Interestingly, The Builder didn’t seem to think that post-war austerity was much of an excuse. The reporter sniffed: “If the Wembley Borough Council … and the Wembley Pool and Stadium authorities can do no better than this, then official action should be taken. … There must be much material from the Royal Wedding decorations that could be pressed into service.”
But while The Builder was putting a lot of faith in the power of bunting, the reality was that there were barely enough resources to provide sufficient sporting equipment: the gymnastics events were supplied by donations from Switzerland, the timber for the basketball court was given by Finland, and Canada sent two Douglas firs for the diving boards.
It is hardly surprising, in this context, that no new venues were built, and those that were used were amended only where absolutely necessary. The organising committee’s budget of £750,000 (about £17m in today’s money) clearly would not stretch to building an Olympic park or village - and there was also the sobering fact that the loss of so many young men in the war had robbed the country of a strong workforce.
Instead, foreign athletes were housed in camps at military bases and colleges around London, while local athletes stayed at home. The central sports ground at Aldershot Command hosted the equestrian events and parts of the modern pentathlon. The National Shooting Centre in Bisley, Surrey staged most of the shooting while Henley-on-Thames was the venue for the rowing competitions. The Herne Hill velodrome in south-east London, built in 1891, hosted track cycling.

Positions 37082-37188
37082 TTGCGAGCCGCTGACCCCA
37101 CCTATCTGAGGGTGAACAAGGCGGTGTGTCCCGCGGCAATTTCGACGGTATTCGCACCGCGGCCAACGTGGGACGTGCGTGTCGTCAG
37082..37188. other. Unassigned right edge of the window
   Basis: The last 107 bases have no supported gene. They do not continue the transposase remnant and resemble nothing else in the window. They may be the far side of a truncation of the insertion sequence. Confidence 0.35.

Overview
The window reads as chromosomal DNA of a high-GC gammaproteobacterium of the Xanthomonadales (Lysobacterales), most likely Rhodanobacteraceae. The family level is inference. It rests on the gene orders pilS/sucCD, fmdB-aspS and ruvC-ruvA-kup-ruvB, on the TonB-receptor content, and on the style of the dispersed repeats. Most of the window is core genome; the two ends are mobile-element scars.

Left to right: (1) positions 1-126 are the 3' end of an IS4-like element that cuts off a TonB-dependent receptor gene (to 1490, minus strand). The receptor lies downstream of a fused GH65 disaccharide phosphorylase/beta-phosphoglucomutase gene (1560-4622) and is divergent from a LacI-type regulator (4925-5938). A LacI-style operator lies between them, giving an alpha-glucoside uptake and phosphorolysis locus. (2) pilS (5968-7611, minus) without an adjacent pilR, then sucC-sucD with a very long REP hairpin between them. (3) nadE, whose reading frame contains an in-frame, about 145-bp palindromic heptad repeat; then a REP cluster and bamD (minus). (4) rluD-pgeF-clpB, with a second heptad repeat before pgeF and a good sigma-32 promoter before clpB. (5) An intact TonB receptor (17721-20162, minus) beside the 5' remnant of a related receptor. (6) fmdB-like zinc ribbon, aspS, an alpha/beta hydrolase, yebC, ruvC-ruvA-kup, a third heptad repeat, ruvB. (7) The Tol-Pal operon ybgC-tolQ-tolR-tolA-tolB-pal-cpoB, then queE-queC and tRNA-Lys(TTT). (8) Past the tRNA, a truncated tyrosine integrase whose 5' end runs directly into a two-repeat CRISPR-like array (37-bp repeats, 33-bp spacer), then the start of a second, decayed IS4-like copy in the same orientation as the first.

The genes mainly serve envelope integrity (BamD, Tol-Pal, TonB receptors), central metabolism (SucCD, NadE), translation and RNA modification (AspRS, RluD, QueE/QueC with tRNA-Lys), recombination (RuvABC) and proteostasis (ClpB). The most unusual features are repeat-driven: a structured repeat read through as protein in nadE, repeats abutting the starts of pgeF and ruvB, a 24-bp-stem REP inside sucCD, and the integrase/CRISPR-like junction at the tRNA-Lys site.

‘Dismal johnnies’ …
A very different Olympic build-up, then, to the one we have become used to in London over the last six years. But an announcement in the Radio Times in July 1948 at least gives the impression that, despite the post-war fatigue, the Olympics still had the ability to raise the nation’s spirits. Even if people could not afford to make it to London, they could gather around the wireless and, for the lucky few, television sets. “It is expected that 80,000 people will watch the athletes parade and see the lighting of the torch; but many more will view the scene by television,” the Radio Times reported, adding that commentators would broadcast in 40 languages to audiences throughout the world. Despite everything, the Olympics was a global phenomenon. As Sir Arthur Elvin, the entirely unbiased chairman of Wembley, put it after the event ended (and just possibly with the reporter from The Builder in his sights): “The dismal johnnies who prophesied failure have been put to rout … the 1948 London Games was a fantastic triumph.”